Flamecaster, Cinda Williams Chima

Caution, mild spoilers ahead.

“We don’t protect them because they’re weak. We protect them because they are strong, and strong people make enemies.”

This was one of the books that I got to pass the time while I was on my 20-day trip. I rarely read so many books, so fast and one after another. I read fast, but normally I don’t have enough time for it.

I have not read Seven Realm series and maybe I missed something, I think all the fans of C. W. Chima will tell me that of course, I did. But I came in green and I found it as a good start for the YA series Shattered Realms, even though it is clearly meant to be a part of a larger story.

Flamecaster… I still don’t understand why this was the name of this book… Well, technically one of the main characters was called this way and C. W. Chima tells us why, but I didn’t feel like it was enough. The explanation certainly didn’t satisfy me.

There is a lot of work done on character development. They all have their problems, their stakes in the conflict and its resolution. They all have a different point of view which is understandable since they all have a different background. We can easily relate to all of the characters in the book.

I liked the writing, it was sharp, concise, showing enough of the world to leave the rest to my imagination. The characters were attractive, keeping me turning the pages to figure out what is going to happen to them, to discover who they are.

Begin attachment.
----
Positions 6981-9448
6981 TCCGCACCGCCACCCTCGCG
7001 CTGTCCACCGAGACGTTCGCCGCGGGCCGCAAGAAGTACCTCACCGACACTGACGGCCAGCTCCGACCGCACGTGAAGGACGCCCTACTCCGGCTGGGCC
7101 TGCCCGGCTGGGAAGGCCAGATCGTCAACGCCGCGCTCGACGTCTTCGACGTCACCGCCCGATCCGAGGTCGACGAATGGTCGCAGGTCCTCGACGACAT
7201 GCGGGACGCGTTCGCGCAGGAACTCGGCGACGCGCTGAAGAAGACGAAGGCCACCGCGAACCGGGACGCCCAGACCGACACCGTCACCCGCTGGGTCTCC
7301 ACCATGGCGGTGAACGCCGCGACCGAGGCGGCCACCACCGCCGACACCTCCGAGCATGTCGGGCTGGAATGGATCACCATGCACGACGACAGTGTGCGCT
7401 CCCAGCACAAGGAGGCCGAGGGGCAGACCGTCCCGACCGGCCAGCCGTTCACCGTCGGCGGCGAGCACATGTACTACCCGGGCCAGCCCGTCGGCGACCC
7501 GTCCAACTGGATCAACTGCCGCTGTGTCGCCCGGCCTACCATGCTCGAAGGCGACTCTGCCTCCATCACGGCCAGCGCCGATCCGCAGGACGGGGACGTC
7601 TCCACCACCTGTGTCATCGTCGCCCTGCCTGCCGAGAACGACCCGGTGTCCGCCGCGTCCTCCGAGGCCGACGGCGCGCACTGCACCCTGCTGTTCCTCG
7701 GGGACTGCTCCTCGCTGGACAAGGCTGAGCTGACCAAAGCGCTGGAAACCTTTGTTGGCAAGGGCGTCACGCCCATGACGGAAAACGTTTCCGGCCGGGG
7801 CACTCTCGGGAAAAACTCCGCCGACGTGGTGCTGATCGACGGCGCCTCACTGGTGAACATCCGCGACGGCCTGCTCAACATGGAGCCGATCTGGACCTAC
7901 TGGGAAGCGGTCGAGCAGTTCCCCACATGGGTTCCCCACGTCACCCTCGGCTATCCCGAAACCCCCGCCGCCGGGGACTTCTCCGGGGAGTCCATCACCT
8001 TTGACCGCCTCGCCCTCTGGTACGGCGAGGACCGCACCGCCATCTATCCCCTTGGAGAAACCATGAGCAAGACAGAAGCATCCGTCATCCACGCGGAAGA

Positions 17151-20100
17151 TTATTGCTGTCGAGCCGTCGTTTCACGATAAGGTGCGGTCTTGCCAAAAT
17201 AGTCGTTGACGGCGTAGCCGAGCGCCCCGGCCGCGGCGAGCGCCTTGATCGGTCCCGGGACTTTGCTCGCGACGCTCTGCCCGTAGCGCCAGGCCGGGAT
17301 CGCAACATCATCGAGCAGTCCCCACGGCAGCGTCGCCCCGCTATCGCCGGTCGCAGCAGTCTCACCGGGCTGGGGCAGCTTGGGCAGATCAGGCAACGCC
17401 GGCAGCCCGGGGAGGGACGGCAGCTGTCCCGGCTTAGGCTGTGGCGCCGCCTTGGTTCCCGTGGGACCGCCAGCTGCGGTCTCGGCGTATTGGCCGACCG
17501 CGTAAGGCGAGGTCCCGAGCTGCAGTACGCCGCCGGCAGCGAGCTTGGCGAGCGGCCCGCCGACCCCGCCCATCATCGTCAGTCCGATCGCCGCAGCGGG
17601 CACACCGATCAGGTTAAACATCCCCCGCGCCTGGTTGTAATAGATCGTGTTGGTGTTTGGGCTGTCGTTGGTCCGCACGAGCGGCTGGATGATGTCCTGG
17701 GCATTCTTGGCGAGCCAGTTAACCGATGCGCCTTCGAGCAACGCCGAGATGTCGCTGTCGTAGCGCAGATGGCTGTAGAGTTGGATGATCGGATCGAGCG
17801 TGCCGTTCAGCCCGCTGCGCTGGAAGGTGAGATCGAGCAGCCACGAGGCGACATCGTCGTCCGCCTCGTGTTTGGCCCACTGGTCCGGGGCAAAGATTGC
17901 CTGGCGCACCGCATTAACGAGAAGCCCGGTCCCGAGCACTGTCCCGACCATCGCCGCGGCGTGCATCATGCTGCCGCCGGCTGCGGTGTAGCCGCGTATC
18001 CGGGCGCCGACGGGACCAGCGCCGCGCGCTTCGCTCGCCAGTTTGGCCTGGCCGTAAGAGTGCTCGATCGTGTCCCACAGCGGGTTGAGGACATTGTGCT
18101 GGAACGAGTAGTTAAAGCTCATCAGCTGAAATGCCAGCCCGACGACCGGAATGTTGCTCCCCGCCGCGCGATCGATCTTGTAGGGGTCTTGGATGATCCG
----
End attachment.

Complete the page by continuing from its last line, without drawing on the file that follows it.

But what I don’t like about some books is when there is a need to show a scene or a few from the point of view of a secondary character to avoid any future plot-holes. Such is the case for the part of the book narrated from Destin and Lila. I think the author easily switched from one character to another, showing the world through their eyes, each with his or her own view. But the constant change in the narrator kept me wondering who were the real protagonists of the book.

And the same went for the story arc. I understand that this is a part of a series, but even though I had trouble figuring out the conflict for a long time. I mean, yes, it is kind of obvious, but with so many different protagonists I had too many doubts. I still don’t understand the reason for the presence of the St Malthus Priests in the book, except to cause tension in the moments when it is much needed. I guess the explanation will follow in the next books in the series, but for me, it will rest a mystery.

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